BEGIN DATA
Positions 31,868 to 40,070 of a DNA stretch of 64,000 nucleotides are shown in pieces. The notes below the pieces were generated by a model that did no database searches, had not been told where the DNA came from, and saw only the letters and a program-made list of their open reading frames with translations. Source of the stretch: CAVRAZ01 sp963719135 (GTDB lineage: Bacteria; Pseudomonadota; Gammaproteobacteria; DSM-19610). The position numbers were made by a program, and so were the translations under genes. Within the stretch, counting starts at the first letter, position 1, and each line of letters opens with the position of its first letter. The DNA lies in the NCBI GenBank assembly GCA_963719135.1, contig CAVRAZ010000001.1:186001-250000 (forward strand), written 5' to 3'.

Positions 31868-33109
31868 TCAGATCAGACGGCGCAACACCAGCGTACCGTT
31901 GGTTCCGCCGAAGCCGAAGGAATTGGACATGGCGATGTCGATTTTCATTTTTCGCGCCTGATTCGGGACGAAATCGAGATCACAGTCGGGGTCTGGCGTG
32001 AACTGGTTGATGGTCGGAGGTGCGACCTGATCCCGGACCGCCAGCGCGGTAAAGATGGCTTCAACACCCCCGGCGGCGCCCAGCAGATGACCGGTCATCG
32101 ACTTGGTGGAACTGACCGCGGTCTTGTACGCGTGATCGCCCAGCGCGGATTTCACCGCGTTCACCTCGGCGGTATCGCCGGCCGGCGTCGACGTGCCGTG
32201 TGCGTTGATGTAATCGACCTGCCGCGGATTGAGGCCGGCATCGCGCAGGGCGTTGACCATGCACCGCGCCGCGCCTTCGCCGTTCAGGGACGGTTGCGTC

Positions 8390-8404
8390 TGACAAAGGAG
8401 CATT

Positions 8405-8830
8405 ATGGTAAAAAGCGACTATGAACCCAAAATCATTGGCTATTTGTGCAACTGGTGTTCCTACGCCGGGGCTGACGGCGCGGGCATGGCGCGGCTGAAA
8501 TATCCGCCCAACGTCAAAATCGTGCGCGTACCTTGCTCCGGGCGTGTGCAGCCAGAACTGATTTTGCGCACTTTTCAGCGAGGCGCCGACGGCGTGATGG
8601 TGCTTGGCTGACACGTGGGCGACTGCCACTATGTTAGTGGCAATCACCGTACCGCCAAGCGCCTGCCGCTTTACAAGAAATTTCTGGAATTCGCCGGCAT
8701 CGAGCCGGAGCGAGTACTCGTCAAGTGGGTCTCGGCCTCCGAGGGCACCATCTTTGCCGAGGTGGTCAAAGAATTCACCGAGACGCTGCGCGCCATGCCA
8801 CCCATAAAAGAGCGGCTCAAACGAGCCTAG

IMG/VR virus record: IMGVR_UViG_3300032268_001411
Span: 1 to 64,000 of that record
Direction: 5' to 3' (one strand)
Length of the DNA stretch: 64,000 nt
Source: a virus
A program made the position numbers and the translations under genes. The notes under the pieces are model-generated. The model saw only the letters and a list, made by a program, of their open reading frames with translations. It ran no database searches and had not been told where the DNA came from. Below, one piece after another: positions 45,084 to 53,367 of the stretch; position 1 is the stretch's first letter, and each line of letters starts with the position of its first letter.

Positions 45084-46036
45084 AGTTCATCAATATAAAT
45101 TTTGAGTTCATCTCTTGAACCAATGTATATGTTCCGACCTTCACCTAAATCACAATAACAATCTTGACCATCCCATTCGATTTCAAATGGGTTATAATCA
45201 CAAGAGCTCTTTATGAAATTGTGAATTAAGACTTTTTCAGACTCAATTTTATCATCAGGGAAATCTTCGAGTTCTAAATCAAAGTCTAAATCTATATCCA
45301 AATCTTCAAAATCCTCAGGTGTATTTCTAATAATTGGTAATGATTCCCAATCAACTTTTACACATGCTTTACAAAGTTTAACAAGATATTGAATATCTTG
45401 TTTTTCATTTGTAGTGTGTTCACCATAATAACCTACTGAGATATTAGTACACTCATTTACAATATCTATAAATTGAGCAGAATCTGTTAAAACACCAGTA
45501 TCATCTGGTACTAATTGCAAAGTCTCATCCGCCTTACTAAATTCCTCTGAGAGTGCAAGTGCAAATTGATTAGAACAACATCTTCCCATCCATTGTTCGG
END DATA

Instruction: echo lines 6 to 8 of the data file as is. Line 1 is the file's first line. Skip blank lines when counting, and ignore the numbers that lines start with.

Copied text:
32101 ACTTGGTGGAACTGACCGCGGTCTTGTACGCGTGATCGCCCAGCGCGGATTTCACCGCGTTCACCTCGGCGGTATCGCCGGCCGGCGTCGACGTGCCGTG
32201 TGCGTTGATGTAATCGACCTGCCGCGGATTGAGGCCGGCATCGCGCAGGGCGTTGACCATGCACCGCGCCGCGCCTTCGCCGTTCAGGGACGGTTGCGTC

Positions 8390-8404